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Day trip to Arthur’s Pass after a spring snowfall

In late September  we took a day trip on the section of the Great Alpine Highway (State Highway 73) from Christchurch to Arthur’s Pass, about 150km.  The highway over Arthur’s Pass had been closed the previous night due to the snow fall, and was only just opening between Arthur’s Pass and Otira when we arrived late morning.  

 

Follow the orange line (click to enlarge)

 

West of Springfield

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Highline at Castle Hill

In early June 2020, a highline (a type of slackline) was operating at Castle Hill.  The non-commercial highline was 145 metres long and set above magnificent weather-sculpted limestone boulders. The Castle Hill Basin sits between the Craigieburn and Torlesse Mountain Ranges, which appear in some of the images.  Castle Hill is about 95km west of Christchurch, on Highway 73. (Click any image to enlarge.)

 

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Mt Peel Church and the Himalayan Lilies

The Mt Peel Church is on Mt Peel  Station, in South Canterbury.  The station has been farmed by six generations of the Acland family since the station was established in 1856.  The church is open for visitors throughout the year.  The original homestead is open only on nominated days.  The  Himalayan Lilies among the trees can be seen in early December.  Nearby there are a number of walks.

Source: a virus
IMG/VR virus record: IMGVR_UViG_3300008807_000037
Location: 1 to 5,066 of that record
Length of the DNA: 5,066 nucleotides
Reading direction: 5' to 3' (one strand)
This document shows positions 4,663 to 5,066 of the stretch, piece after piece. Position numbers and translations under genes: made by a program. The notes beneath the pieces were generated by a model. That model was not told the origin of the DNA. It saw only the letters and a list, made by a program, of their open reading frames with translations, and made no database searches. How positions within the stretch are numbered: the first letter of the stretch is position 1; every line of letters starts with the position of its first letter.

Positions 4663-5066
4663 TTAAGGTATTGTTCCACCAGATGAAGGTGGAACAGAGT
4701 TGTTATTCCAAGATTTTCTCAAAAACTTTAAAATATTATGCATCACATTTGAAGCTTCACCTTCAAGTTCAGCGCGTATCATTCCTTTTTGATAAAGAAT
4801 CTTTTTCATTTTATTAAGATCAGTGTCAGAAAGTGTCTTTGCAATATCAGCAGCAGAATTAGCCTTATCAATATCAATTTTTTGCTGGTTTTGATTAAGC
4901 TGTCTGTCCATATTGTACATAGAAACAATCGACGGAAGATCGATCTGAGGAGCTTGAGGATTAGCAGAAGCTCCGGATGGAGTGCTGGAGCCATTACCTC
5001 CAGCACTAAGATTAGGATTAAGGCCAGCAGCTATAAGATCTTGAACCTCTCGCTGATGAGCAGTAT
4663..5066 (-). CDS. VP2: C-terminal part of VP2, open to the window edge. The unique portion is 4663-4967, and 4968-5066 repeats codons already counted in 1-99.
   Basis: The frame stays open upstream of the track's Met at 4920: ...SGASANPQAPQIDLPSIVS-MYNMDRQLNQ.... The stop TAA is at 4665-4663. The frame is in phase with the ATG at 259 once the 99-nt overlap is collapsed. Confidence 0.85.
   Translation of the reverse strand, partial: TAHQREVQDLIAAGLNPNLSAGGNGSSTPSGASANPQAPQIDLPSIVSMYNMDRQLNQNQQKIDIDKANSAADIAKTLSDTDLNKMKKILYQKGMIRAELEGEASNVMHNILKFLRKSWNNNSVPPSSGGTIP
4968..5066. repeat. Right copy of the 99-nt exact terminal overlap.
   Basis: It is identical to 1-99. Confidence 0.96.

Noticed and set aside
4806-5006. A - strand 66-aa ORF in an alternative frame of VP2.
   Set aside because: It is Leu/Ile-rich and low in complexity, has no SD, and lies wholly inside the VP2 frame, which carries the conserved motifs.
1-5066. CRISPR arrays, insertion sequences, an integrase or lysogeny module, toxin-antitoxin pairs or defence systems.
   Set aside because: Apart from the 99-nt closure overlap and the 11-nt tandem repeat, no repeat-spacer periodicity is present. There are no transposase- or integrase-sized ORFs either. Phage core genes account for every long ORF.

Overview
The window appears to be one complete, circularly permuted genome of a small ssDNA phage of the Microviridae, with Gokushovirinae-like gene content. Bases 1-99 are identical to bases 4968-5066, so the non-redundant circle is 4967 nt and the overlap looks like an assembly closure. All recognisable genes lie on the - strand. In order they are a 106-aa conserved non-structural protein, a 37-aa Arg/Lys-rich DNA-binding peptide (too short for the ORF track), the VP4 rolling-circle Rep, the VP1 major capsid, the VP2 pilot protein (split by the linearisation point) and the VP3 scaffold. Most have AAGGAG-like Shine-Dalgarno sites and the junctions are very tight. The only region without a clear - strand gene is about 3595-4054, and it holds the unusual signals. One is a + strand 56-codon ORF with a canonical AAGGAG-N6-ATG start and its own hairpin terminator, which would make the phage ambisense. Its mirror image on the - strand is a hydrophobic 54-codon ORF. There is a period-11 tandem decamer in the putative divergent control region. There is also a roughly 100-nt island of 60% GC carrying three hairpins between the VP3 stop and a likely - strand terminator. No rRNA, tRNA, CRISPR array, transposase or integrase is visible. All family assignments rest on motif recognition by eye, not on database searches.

Church of the Holy Innocents, Mt Peel

The heritage-listed church and the cemetery sit  below Mt Peel and have been witness to floods, droughts and heavy snow .  The exterior was constructed from greywacke boulders from the Rangitata River.  It was named in remembrance of four infants who died between 1864 and 1869 and are buried in the cemetery.  The land for the church was donated by the Aclands, and the first service was held in 1869.